something like ***blah won't match, and the $ anchors the end of the
    match at the end of the string so something like blah*** won't match.
    Note that \s is a code for a regexp that matches any one single
    whitespace character.

    You should also read up on tainting (perldoc perlsec) where you will
    learn that you need to assign a variable's value from one of the $1, $2
    etc variables which result from a successful pattern match from a regexp
    containing parentheses groupings. This means something like:

    ...
    if($name =~ /^([a-z\s]*)$/i){
    $name=$1; #$name is now untainted
    }
    else{
    die "\$name had a bad value which I refuse to untaint: $name";
    }
    ...


    > Im sure the above is sloppy and right now your laughing. Also there are
    > other charaters that exist that were not included in the filter. It was my
    > goal to filter out and digits "\d" and all the trailing characters. I tried
    > $name =~ /\W/ but that wouldn't allow spaces. What is the best was to allow
    > $name to only have any case letters or spaces?
    >
    > Example 2
    >
    > $address = "#12 - 4243 Jones Street.";
    > # allow $address to only have letters, digits, the # sign or spaces by
    > filtering out unwanted junk
    > if ($name =~ /[\!\@\$\%\^\&\*\(\)\-\=\_\+]/;) {
    > print "Bad"
    > } else {
    > print "Good";
    > }
    >



    Again, write a regexp to match only on what you *want to permit*, like:

    if($name =~ /^([a-z\d#\s]*)$/i){
    $name=$1; #$name now untainted
    }
    else {
    die "I refuse to untaint this tainted crap: $name";
    }

    I note, though, that this will fail on your example string because it
    contains a period and a hyphen, neither of which is among your defined
    permitted characters above.


    > Now my filter needs to allow digits and the # sign as well as letters and
    > periods and spaces etc. Is there a way to better write these filters so that
    > I can "define" what I consider allowable instead of filtering out what is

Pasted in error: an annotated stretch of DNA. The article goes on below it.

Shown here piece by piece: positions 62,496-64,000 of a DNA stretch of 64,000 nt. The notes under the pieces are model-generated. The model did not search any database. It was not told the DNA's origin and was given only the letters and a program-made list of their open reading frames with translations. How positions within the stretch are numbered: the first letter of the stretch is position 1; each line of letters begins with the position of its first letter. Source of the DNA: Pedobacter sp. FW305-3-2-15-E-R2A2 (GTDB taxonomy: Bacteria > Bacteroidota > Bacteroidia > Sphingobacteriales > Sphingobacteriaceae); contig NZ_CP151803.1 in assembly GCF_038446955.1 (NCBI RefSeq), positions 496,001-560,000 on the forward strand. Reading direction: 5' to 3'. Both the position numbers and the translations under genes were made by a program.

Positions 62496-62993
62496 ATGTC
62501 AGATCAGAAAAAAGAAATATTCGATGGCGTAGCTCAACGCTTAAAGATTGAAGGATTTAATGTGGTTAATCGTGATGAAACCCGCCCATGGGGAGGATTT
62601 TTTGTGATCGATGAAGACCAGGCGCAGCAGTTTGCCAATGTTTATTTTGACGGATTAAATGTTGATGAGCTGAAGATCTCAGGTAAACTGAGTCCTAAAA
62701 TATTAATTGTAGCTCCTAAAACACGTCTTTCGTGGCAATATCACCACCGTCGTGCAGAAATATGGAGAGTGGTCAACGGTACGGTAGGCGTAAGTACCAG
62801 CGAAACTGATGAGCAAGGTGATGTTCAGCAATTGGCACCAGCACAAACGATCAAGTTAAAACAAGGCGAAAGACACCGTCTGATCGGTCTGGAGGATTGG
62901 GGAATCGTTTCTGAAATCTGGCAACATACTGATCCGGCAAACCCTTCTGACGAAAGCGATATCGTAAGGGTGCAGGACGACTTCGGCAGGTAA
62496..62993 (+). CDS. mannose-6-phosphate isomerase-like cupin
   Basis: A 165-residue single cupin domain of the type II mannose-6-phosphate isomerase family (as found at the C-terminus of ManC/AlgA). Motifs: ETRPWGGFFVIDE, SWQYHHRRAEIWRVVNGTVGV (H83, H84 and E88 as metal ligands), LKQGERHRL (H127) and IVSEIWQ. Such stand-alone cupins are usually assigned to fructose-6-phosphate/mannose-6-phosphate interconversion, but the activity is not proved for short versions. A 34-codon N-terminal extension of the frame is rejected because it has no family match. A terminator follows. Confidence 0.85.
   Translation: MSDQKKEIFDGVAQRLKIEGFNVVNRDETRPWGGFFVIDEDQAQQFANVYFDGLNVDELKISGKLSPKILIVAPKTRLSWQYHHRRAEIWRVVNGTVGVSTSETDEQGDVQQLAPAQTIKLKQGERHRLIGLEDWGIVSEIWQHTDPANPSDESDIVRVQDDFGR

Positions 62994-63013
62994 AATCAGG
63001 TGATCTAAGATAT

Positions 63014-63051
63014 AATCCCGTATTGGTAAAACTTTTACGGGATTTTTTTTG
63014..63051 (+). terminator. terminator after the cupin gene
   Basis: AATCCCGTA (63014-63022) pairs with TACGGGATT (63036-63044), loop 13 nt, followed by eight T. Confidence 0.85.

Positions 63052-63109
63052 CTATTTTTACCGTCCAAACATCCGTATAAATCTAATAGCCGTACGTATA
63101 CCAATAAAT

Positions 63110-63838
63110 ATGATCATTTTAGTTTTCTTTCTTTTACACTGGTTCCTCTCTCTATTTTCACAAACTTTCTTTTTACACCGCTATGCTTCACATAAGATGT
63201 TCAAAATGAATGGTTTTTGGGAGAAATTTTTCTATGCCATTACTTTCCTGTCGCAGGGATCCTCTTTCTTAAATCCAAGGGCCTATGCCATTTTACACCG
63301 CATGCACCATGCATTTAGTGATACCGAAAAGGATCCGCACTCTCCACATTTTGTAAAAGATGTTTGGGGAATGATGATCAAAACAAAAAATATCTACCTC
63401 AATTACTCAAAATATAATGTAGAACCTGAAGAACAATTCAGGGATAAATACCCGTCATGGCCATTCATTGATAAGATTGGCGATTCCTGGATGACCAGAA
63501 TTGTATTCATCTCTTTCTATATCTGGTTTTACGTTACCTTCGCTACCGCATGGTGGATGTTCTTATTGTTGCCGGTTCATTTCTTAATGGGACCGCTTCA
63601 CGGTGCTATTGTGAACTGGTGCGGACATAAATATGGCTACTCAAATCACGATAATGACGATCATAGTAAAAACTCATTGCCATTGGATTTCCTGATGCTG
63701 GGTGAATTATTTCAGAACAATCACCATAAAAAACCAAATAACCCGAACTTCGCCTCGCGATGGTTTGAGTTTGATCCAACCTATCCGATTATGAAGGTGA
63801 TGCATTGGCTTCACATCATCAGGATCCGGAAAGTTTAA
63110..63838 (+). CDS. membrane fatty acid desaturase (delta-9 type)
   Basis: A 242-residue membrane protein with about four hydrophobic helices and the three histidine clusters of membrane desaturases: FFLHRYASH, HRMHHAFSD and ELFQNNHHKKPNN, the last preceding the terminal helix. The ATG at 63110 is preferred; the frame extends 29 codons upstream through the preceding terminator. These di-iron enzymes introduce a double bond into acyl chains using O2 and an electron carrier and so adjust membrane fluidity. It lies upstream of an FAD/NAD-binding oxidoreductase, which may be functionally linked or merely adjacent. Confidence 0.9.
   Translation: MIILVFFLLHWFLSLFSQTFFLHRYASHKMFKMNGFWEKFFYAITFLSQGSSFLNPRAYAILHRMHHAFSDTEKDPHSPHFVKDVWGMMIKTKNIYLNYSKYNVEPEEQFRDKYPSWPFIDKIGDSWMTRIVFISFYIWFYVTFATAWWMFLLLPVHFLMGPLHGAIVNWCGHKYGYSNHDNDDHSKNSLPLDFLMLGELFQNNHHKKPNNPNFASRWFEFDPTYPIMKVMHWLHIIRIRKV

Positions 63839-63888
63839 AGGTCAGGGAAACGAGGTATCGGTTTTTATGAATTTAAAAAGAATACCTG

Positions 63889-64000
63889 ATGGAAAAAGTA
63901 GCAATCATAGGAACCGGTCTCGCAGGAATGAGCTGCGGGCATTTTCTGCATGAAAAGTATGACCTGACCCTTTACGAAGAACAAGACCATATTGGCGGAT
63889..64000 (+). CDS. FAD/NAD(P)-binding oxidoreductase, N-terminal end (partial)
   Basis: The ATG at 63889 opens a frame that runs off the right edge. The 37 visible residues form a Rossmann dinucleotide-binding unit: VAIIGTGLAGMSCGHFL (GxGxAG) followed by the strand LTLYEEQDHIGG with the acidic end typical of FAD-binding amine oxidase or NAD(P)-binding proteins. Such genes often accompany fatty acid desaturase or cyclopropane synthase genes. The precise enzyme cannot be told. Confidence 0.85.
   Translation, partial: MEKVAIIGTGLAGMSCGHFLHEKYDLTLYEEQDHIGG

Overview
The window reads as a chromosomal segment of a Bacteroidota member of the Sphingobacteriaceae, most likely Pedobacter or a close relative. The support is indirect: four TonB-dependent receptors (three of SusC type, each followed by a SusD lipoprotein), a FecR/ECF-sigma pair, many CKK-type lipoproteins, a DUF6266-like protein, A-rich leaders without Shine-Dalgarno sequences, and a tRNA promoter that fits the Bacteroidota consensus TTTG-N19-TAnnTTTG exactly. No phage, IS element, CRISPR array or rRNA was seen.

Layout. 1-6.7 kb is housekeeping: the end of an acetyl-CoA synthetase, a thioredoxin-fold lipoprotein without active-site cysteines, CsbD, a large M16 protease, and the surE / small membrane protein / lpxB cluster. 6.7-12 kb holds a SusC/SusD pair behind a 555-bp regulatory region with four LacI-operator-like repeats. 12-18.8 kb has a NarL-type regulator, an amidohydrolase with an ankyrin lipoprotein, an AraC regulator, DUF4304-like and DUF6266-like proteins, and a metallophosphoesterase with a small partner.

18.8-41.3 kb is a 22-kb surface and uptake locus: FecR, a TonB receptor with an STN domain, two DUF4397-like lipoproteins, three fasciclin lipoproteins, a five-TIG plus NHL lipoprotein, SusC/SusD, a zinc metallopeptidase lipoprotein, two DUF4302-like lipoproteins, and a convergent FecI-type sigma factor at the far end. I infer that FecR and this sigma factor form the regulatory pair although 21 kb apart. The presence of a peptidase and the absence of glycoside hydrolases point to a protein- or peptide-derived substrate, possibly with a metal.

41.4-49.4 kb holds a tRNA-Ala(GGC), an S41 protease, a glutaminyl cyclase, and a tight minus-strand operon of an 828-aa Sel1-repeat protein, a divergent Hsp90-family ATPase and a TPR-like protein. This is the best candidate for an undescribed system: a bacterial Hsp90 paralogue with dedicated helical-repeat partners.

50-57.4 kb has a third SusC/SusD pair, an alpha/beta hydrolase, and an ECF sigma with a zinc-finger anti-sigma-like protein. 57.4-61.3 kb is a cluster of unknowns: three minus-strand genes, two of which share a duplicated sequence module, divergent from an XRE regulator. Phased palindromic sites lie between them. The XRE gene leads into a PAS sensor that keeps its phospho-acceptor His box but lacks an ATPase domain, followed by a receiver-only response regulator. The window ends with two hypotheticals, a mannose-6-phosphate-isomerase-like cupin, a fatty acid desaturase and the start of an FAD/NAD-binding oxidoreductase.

> bad? $name is allowed to have for instance /digits/letters/number
    > sign/period/spaces/ but does not HAVE to contain them, any other charater
    > would be detected as bad.
    >
    > My end goal will be creating a web form that will be secsure by not allowing
    > bad stuff.



    An admirable goal. Be sure to very carefully think through what you
    permit, as making a bad decision in your untainting regexp can leave
    security holes. Just the fact that Perl considers the data to be
    untainted does not mean it is secure -- that is up to your regexp. Perl
    helps you a lot by letting you know it is certain that you did pass the
    data through an untaining regexp.


    ....


    > Robert


    --
    Bob Walton
    Email: http://bwalton.com/cgi-bin/emailbob.pl
    Bob Walton, Jun 25, 2004
    #2
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  3. In article <ILLCc.847056$Pk3.308032@pd7tw1no>,
    "Robert TV" <> wrote:

    > Hi, I am trying to learn the fine points of writing correct regex's to
    > untaint my data. I have gone through a few tutorials and I have a very basic
    > idea of their operations. I would like some assistance writing them
    > correctly.
    >
    > Example 1
    >
    > $name = "Jimmy Spenser";
    > # allow $name to only have letters or spaces by filtering out unwanted junk
    > if ($name =~ /\d|[\!\@\#\$\%\^\&\*\(\)\-\=\_\+]/;) {
    > print "Bad"
    > } else {
    > print "Good";
    > }
    >
    > Im sure the above is sloppy and right now your laughing. Also there are
    > other charaters that exist that were not included in the filter. It was my